1. 2x against the Saints, 2x against the Falcons is a tall order. Though maybe Arians can get the Tampa Bay Retirees past the Wild Card round this year.

              Related: Who here thinks Brady makes it through the entire season?

              1. TomPA BrAdY has retained Shaquil Barrett and Suh, got one of the top 4 O linemen to protect Brady and drafted 2 RBs.
                Brady is such a savvy veteran, he will get rid of the ball before the pass rush can get to him.
                Believe it or not, the Bucs had the best run defense in the league last year.
                The Bucs may go 5-1 in their division next season, if we have a season…….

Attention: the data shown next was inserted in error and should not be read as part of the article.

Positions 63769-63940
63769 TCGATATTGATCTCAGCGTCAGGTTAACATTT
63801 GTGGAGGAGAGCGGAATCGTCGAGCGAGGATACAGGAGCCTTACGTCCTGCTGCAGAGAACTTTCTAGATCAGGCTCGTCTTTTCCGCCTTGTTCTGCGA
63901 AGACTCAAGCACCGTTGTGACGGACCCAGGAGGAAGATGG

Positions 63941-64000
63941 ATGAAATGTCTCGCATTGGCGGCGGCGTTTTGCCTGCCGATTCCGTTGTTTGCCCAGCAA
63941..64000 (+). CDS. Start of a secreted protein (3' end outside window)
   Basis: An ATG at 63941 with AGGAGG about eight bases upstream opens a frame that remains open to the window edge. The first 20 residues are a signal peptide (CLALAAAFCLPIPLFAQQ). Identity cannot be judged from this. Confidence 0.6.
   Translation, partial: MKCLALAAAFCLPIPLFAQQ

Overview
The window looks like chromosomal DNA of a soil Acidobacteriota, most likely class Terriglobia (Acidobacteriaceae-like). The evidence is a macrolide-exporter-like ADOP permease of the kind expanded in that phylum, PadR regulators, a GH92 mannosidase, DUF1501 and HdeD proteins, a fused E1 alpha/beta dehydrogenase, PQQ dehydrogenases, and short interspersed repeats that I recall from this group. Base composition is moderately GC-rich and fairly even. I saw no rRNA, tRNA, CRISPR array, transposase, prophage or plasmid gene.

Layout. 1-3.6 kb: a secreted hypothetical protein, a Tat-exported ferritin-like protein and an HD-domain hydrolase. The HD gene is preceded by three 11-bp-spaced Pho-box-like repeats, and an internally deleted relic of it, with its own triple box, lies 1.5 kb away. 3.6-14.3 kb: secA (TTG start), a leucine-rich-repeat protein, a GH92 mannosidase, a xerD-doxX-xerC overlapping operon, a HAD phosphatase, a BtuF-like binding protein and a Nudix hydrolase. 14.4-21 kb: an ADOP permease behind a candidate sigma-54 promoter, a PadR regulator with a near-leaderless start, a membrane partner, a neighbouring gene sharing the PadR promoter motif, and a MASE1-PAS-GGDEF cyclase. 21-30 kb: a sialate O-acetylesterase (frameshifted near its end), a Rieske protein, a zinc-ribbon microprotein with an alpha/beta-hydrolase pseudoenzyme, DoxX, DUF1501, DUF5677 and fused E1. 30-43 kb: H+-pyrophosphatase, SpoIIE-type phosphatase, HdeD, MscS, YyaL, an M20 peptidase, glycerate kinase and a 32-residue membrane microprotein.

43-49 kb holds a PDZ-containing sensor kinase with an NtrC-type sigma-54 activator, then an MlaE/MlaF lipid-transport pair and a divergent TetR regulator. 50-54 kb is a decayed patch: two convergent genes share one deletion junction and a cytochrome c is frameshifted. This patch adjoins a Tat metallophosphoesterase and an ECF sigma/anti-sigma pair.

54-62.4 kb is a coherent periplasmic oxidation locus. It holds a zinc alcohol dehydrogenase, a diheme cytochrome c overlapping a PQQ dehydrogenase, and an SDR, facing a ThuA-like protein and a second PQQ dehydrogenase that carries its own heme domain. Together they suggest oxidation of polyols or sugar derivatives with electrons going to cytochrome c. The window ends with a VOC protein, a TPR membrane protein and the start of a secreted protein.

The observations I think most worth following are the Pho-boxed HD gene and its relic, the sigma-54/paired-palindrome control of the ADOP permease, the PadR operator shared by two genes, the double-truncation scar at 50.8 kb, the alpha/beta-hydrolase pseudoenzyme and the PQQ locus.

1. Ha! I was fortunate to meet the guy who coined the phrase “you play to win the game” Herm Edwards.
          The wife and I were eating at a “In and Out” in Modesto CA., and he comes walking in with KC GM Carl Peterson. He was very gracious and introduced me to Peterson.
          Turns out that they had beat the raiders earlier and Edwards (and Peterson) was going to spend the night at his sister’s house in Modesto before flying out the next morning.
          Got his autograph on a “In and Out” napkin somewhere, but doggonit, I can’t find it.

        1. Aiyuk would be an upgrade over James as PR, but if they want him to fully concentrate on wr only then I could see them going with Taylor. James won’t make the roster. He hasn’t been able to improve his route running enough to warrant keeping him….

          1. RJ never got the reps and targets at slot he deserved. He is a clutch performer. In limited action , he performed well. I like Taylor, but he does us no good if he is constantly on IR.

            1. RJ scrambles 50 yards after catching a screen. Cards were up 16-0 at this point and Niners barely won that game.